Phreaking came from radio. In its purest form, phreaking was the practice of trying to intercept signals being sent on the radio by radio amateurs and sending them back at them in the form of audio beeps. If an amateur radio operator was going to place a call, he or she would call a prefix in the format of CW. This prefix would then be repeated, or "baudot" into the airwaves to be intercepted by the receiving station. When the stations being called were unable to receive the call, they would take the "baudot" data, or the beeps, and play it back to their own station. The listening stations would simply replay the signal.

Note: beeping is a shortwave technique for carrying data over the radio. There were several reasons for this. The first was to compensate for the fact that stations on the radio did not transmit regularly, and were spaced out over large areas. A message that could not be received all the way across the country would instead be beeped and sent by the radio to the station that was able to receive it.

What made phreaking illegal?

In 1985, radio equipment manufacturers, frustrated with amateur radio enthusiasts bypassing their security and communicating via the medium, began producing radios that were deliberately vulnerable to remote control. Called "broadband radios", these radios allowed the operator to "baudot" control signals and send them to the victim's machine (by which we mean the person's computer). At this point, the authorities stepped in and banned their manufacture and sale.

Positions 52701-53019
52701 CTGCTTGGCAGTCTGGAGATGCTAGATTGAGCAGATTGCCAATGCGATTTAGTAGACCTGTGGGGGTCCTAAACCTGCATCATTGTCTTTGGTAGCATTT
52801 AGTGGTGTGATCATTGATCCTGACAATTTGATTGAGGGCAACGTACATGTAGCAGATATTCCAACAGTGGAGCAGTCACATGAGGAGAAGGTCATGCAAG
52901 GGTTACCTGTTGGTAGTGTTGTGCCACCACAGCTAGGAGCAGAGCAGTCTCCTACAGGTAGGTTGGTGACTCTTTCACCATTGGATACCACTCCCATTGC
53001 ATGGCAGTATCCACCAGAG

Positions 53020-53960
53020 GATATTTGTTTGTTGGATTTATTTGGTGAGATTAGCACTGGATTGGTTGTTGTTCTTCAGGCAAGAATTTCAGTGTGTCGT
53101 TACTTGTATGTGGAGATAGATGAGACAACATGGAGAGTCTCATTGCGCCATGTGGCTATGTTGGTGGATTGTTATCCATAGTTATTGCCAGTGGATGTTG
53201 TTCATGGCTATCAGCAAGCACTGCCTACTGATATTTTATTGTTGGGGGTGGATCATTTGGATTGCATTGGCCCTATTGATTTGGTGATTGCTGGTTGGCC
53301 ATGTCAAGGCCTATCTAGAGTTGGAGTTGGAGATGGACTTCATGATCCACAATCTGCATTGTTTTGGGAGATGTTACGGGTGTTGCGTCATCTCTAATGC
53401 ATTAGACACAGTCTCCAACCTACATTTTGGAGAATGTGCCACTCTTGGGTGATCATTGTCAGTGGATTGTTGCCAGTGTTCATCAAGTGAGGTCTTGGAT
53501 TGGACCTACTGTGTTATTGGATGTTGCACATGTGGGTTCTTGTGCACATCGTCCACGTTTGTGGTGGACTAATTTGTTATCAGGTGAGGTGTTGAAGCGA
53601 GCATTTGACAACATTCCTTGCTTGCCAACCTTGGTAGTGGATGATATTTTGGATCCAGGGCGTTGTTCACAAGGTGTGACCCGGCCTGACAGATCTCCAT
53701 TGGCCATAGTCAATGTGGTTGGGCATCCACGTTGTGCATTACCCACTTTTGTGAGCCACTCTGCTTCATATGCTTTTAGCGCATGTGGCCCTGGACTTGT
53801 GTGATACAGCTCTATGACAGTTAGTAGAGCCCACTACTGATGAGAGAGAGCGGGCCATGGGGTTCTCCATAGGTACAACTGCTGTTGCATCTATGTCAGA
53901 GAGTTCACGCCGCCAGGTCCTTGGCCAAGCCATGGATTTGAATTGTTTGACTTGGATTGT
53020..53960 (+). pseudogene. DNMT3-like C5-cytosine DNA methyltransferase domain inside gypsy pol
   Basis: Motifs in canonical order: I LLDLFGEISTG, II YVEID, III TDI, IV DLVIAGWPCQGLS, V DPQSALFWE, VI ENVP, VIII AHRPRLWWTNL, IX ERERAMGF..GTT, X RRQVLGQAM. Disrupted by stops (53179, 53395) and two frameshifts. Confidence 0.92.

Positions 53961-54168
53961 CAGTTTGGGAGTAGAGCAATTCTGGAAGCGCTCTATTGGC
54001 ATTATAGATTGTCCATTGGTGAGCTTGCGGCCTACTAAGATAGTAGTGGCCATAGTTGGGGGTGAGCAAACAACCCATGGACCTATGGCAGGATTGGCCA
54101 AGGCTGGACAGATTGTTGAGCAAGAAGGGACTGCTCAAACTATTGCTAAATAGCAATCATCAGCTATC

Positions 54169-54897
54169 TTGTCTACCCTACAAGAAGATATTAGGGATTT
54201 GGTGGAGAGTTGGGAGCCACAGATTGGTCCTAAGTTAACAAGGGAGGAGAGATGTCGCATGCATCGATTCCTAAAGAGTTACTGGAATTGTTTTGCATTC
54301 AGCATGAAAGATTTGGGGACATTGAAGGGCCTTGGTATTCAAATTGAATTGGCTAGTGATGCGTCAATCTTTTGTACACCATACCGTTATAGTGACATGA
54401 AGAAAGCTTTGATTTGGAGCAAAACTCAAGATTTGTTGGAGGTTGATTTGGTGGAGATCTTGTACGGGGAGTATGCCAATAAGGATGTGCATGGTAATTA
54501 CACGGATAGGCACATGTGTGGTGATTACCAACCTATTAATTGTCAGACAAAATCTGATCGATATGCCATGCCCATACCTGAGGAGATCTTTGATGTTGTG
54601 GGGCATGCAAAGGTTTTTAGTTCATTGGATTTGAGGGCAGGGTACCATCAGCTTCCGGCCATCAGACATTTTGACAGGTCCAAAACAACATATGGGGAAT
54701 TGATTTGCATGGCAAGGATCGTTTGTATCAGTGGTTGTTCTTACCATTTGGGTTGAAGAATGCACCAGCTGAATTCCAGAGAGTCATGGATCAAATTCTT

In the USA, radio equipment dealerships could no longer sell radios capable of beeping over the air. Unfortunately, beeping cannot be changed at the receiver. Thus the owners of these beeping radios had no recourse but to keep their equipment and (rather tragically) dispose of the modified devices by throwing them in the trash. Even if they could change the beeps, it was nearly impossible to remove the hardware, the antennas and even the batteries. Thus the hobbyist, baudot radio enthusiasts of the world (they are often called "hackers") were banned from using a common method for controlling the power supply of their machines.

What were the goals of phreaking?

Aside from simply being a hobby, phreaking was the goal of those who were involved. It was considered very risky, because it involved the use of computer hacking techniques and led to the compromise of computer systems. However, it was also considered to be more than simply a novelty; many people were able to break into computer systems and see things that could not otherwise be obtained.

The term "phreaking", or technically "carrier tapping", is generally used to refer to any non-continuous piece of equipment that has the ability to pick up signals from another device. This term comes from the practice of "carrier hopping", in which a home stereo could detect the signal from another device. The connotation of "hacking" is an unfortunate necessity. The term's more positive applications range from ethical or anti-copying in the online environment, the less targeted information collection and the secure phone networks, to the more, well, secret and clandestine nature of a huge chunk of the amateur hacker community. For my part, phreaking strikes me as a badge of honor. It is a defiant act of defense and intelligence in our technology-obsessed culture, an act of rejection of the prevailing power relations in society and of the dominant culture's subservience to the State. It is also an act of rebellion against the establishment, which tries to equate everything with security.

carrier-tapping

carrier-hop

traffic-light jammer

Most modern communications devices work in a hierarchical system, with each bit of information being transmitted at one of a series of "pipes" or "interconnects". The latest systems rely on a much more complicated set of chips in order to function. The best known of these is the System/38 operating system. This used a System/38 terminal to deal with non-basic numbers, since most machines had no way of putting numbers onto the screen. Since it was an older operating system, you needed an older terminal in order to use it.